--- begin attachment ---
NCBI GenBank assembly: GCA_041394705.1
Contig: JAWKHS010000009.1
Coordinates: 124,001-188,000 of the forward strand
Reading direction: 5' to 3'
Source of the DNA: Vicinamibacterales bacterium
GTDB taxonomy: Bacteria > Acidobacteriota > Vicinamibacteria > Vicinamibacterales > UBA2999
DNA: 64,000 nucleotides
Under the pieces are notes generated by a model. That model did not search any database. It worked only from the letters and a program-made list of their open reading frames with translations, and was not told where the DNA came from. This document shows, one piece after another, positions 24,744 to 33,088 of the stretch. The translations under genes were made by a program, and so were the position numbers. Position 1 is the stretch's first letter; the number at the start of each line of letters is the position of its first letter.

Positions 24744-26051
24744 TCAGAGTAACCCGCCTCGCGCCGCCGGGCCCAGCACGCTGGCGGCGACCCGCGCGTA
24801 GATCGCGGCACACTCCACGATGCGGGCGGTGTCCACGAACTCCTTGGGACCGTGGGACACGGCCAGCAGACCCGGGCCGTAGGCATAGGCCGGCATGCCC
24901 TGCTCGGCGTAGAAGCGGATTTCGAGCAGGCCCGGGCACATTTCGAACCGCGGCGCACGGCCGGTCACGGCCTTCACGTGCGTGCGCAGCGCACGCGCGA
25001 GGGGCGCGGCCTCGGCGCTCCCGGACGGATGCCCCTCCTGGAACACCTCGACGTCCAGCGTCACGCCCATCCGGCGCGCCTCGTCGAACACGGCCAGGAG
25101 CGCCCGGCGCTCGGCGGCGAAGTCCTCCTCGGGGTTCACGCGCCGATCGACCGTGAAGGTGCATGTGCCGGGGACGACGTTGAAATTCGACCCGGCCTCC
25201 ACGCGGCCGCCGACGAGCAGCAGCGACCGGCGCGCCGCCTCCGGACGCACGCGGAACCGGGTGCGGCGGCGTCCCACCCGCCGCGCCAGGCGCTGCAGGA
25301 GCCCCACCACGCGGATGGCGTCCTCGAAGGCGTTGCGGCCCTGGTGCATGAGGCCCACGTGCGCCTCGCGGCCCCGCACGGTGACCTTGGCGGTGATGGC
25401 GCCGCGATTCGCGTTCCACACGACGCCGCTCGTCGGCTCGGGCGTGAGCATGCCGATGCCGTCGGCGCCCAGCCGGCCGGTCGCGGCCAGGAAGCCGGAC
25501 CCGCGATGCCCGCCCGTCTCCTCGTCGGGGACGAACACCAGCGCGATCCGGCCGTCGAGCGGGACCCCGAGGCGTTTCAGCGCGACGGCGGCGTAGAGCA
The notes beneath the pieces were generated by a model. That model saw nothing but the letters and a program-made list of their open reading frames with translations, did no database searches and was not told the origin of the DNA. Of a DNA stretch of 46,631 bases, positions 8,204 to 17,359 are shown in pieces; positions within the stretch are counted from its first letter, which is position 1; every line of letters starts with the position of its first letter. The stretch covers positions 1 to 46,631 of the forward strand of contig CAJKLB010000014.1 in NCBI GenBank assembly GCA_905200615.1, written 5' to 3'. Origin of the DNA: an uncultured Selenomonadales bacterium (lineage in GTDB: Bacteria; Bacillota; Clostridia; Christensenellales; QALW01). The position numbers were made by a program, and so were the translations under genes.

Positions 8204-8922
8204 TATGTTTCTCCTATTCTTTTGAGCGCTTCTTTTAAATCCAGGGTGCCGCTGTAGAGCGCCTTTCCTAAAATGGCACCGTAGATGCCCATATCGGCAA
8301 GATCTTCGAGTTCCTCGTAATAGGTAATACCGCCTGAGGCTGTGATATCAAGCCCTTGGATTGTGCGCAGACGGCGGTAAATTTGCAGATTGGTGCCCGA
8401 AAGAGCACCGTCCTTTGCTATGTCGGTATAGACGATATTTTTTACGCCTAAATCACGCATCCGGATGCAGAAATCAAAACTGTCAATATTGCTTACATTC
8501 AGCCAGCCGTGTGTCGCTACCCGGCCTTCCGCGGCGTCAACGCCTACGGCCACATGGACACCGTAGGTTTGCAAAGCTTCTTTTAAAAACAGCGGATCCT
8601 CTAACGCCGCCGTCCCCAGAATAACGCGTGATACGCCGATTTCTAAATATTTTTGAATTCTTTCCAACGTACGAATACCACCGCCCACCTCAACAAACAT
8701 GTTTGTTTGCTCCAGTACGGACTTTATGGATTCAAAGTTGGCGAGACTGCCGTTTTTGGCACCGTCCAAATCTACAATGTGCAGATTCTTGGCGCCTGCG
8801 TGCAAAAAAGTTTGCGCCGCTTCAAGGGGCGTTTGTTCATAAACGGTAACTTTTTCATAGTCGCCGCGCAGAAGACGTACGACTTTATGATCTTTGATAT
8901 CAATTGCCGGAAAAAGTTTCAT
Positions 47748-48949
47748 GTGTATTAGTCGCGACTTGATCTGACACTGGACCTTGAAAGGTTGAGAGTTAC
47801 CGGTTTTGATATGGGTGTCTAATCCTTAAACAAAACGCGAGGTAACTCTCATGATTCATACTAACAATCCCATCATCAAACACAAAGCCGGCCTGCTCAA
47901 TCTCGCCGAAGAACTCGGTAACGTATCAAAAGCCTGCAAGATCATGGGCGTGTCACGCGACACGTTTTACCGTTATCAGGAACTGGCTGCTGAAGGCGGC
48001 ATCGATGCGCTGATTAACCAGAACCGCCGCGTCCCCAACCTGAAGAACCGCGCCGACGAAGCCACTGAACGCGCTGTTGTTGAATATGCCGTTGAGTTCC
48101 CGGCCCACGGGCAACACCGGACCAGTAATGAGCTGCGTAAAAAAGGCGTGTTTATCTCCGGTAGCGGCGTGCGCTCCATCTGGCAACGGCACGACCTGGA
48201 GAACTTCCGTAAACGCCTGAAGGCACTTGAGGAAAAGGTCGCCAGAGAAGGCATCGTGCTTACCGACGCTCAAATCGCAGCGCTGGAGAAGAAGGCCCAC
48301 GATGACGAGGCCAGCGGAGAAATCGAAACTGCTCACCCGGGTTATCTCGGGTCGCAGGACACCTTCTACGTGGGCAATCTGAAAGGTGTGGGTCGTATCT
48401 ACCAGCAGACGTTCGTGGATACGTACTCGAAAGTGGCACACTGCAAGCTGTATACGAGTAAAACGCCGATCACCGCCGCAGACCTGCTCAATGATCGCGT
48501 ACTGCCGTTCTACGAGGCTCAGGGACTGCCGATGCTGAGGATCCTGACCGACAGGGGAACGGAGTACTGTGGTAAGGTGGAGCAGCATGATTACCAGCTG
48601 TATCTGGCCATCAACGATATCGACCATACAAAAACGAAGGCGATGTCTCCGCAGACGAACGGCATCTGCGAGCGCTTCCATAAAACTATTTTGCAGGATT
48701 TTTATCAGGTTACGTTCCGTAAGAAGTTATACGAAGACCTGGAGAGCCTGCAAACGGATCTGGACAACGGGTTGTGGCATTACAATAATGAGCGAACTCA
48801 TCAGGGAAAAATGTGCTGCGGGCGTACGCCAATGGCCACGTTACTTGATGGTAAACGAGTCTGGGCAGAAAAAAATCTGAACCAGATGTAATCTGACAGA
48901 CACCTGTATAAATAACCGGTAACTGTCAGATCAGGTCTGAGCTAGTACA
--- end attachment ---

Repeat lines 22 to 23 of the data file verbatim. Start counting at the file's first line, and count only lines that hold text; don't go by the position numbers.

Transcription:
8301 GATCTTCGAGTTCCTCGTAATAGGTAATACCGCCTGAGGCTGTGATATCAAGCCCTTGGATTGTGCGCAGACGGCGGTAAATTTGCAGATTGGTGCCCGA
8401 AAGAGCACCGTCCTTTGCTATGTCGGTATAGACGATATTTTTTACGCCTAAATCACGCATCCGGATGCAGAAATCAAAACTGTCAATATTGCTTACATTC